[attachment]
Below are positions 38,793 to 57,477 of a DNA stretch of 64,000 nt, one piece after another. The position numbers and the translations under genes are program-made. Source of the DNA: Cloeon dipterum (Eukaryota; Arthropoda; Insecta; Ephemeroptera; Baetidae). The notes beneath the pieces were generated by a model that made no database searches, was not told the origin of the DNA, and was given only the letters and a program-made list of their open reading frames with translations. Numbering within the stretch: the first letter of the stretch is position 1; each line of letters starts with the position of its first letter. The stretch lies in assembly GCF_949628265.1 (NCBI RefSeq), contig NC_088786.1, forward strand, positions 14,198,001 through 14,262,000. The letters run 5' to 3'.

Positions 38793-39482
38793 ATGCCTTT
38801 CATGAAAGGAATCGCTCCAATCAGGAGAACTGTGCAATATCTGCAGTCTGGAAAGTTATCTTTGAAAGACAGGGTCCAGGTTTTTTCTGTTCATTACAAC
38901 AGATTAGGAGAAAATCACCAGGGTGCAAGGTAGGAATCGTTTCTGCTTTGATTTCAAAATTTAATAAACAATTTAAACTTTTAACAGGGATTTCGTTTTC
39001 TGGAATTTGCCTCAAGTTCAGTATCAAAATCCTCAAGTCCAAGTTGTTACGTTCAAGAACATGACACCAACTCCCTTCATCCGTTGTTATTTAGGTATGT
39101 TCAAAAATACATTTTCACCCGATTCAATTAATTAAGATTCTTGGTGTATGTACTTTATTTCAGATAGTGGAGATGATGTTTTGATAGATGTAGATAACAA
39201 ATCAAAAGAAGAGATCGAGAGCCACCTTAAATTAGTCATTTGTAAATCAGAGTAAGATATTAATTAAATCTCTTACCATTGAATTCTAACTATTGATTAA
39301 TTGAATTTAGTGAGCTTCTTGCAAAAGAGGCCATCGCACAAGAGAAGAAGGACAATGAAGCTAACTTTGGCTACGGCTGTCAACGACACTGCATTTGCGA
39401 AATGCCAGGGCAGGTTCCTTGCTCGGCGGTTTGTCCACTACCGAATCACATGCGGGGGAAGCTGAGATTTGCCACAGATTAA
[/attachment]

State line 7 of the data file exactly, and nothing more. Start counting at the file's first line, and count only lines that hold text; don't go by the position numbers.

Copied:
39101 TCAAAAATACATTTTCACCCGATTCAATTAATTAAGATTCTTGGTGTATGTACTTTATTTCAGATAGTGGAGATGATGTTTTGATAGATGTAGATAACAA